WELLS — Local officials and conservationists say they have reached an agreement on a compromise dredging plan for Wells Harbor that would provide anchorage for 150 boats and protect an ecologically significant sandbar.
The accord puts to rest a dispute that first surfaced in September after the town sought to create mooring space for 200 to 250 boats by dredging 250,000 yards of sand from the harbor.
The revised plan, which reduces the quantity of sand to 180,000 cubic yards, was the culmination of five months of complex negotiations involving the town, environmental groups, the Army Corps of Engineers and various government agencies.
The plan requires approval by the state Department of Environmental Protection and town voters before dredging can begin.
“This is a viable harbor proposal,” said Town Attorney Catherine O’Connor, “and this is probably the best you could do, getting a dredge any time in this century.”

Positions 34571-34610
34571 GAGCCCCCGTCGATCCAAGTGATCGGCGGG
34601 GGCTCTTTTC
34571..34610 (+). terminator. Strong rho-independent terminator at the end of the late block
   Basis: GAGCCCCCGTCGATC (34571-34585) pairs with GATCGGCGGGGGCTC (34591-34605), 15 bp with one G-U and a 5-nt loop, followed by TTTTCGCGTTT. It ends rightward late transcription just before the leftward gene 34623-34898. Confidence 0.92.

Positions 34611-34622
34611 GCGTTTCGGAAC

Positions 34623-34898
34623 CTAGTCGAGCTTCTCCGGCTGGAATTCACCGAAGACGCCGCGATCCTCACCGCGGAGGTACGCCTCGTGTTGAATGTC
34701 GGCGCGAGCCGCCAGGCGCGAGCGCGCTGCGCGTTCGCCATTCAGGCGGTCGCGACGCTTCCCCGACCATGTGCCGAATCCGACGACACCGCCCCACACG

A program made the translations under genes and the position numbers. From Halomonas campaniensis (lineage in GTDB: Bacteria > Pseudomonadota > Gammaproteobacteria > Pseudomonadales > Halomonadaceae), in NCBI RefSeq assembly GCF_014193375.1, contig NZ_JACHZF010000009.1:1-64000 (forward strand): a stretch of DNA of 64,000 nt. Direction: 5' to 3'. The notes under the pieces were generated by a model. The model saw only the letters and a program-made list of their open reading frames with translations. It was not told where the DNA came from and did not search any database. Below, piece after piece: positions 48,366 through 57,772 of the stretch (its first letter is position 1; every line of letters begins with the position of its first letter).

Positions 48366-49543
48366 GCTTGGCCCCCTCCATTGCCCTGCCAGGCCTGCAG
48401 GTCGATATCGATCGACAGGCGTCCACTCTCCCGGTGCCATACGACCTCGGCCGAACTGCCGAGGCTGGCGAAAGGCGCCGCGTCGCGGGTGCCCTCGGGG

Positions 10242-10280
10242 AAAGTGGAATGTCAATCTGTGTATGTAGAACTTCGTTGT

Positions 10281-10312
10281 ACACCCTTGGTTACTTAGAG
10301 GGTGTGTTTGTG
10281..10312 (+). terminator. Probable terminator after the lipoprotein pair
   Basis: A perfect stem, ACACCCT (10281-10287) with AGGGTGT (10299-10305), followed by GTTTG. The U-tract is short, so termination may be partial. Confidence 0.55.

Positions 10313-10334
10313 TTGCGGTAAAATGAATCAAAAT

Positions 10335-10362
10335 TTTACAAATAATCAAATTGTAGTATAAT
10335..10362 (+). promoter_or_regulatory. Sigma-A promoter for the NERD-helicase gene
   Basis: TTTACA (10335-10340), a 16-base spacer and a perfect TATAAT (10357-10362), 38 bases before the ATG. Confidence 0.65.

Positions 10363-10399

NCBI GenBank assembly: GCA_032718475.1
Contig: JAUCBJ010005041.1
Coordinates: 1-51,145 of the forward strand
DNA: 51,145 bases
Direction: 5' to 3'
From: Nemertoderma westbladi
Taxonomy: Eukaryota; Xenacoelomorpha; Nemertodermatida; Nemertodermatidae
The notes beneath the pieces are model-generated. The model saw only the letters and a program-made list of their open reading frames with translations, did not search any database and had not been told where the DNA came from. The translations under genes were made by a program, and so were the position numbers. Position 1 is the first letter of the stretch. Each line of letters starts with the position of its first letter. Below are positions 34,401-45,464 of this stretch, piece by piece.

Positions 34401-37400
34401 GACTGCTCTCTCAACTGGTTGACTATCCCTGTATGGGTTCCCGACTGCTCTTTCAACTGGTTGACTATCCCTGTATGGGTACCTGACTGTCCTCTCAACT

The Maine Audubon Society had balked at the initial plan to dredge the sandbar, which it characterized as the geologically stabilizing feature of the Webhannet Estuary. The group cited potential harm to fish and wildlife habitat.
Under the compromise, the sandbar will be placed in a conservation easement. The town and the Army Corps of Engineers will supervise a five-year monitoring of salt marshes for signs of erosion. The results will be used to determine the impact of the dredge and the extent of any future dredging.
Anthony Cilluffo, the chairman of the Board of Selectmen, hailed the plans as “probably the most collaborative effort anywhere on the coastline … between a municipality and environmentalists.”
U.S. Rep. Tom Allen said the plan balances environmental and commercial considerations.
“This agreement provides for both a safe harbor with the capacity to meet commercial and recreational needs and an ecologically sensitive management approach that will enhance the environment,” Allen wrote in a letter to the town and the Audubon Society.